Although mainly known in the US and Europe as the most iconic meme/image recently (and wrongfully) associated with the alt-right and white nationalist movement primarily in the US, Pepe the frog then became an image of so-called kek – a parody of religion that led to Kekistan, a fictional country representing so called “shitposters” – trolls contesting any notion of political correctness. The most interesting shift happened when the same image of Pepe the frog started to appear during the protests in Hong Kong, where protesters used it as a symbol of liberty and resistance against the contested extradition bill and police brutality. It turned out that those who used it were totally unaware of the right-wing connotation of the image and of its origin and history – initially completely unrelated to the far-right or any other political statement – which in fact started in 2005 with the work of cartoonist Matt Furie in an obscure zine called Boy’s Club. Some people started wrongly associating the ideas behind the Hong Kong protests with the alt-right – based on what the image has been mostly know for in its previous recent life.

There is more

This selection of cases far from fully explores and describes all the possible ways of reading symbols, signs, acronyms, codes and other alphanumerical information as well as more ephemeral images in the process of an investigation.

But there are some basic principles that you can take away from the investigators and investigations we looked at. It is hard to present them as a step-by-step formula but they have a few things in common worth noting:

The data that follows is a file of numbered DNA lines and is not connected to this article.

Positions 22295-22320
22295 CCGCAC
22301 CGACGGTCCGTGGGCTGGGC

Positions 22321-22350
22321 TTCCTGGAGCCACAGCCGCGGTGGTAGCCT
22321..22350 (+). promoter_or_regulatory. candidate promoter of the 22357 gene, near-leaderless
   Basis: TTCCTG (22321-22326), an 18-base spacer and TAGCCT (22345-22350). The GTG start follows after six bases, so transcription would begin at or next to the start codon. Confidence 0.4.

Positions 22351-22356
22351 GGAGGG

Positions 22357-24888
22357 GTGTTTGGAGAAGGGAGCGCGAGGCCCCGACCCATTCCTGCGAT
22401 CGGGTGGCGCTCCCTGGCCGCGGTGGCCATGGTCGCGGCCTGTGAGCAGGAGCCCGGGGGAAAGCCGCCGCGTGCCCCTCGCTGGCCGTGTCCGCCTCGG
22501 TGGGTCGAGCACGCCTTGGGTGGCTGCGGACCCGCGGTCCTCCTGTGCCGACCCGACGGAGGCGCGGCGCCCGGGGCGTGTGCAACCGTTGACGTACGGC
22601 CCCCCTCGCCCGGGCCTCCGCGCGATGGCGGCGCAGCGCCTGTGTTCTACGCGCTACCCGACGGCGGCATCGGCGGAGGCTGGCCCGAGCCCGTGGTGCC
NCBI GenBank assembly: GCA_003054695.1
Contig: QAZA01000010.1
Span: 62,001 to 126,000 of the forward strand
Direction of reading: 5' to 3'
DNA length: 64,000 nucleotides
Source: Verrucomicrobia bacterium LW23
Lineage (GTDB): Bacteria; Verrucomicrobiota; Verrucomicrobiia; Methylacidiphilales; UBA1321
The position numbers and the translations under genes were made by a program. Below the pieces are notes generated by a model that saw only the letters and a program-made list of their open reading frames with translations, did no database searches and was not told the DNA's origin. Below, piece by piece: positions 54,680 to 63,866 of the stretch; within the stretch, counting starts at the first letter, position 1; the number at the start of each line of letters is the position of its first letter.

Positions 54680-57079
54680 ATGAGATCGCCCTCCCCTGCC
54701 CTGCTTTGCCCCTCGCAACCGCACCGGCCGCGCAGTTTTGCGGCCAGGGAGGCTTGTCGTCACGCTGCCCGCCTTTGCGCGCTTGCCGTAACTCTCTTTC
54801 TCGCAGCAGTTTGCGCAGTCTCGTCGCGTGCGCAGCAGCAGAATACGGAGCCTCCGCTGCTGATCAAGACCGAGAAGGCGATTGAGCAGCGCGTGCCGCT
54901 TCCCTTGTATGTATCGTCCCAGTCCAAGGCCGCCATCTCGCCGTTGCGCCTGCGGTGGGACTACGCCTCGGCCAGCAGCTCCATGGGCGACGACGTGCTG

• They are based on expanding the periphery of what one is looking at, or exploring any and every visual clue possible, even those that might seem irrelevant or unrelated to the core investigation.

  • They often rely on unique expertise related to this sort of visual material. Many of the investigators engage and talk to those who make these images or use them, and they often find people who collect and analyse them for purposes different then those of the investigators (e.g. plane-spotters are most often interested in planes – not in corruption, covert flights or other uses of airplanes).

  • Investigators take such clues with lots of reservations and scepticism as they know that interpretation, understanding, correlation and triangulation of information might be at any point corrupted for unknown reasons – and they use this method mostly as a supporting framework, together with other, more elaborate means of evidence collection and verification.

Published March 2020


Articles and Guides

Tools and Databases

  • Center for Land Use Interpretation. A research and education organisation interested in understanding the nature and extent of human interaction with the surface of the earth. (archived snapshot of the website on Wayback Machine available here).

  • ICWatch, by M.C. McGrath / Transparency Toolkit. A database of an estimated 27,000 LinkedIn resumes of people who appeared to work in the intelligence sector. (archived snapshot of the website on Wayback Machine available here).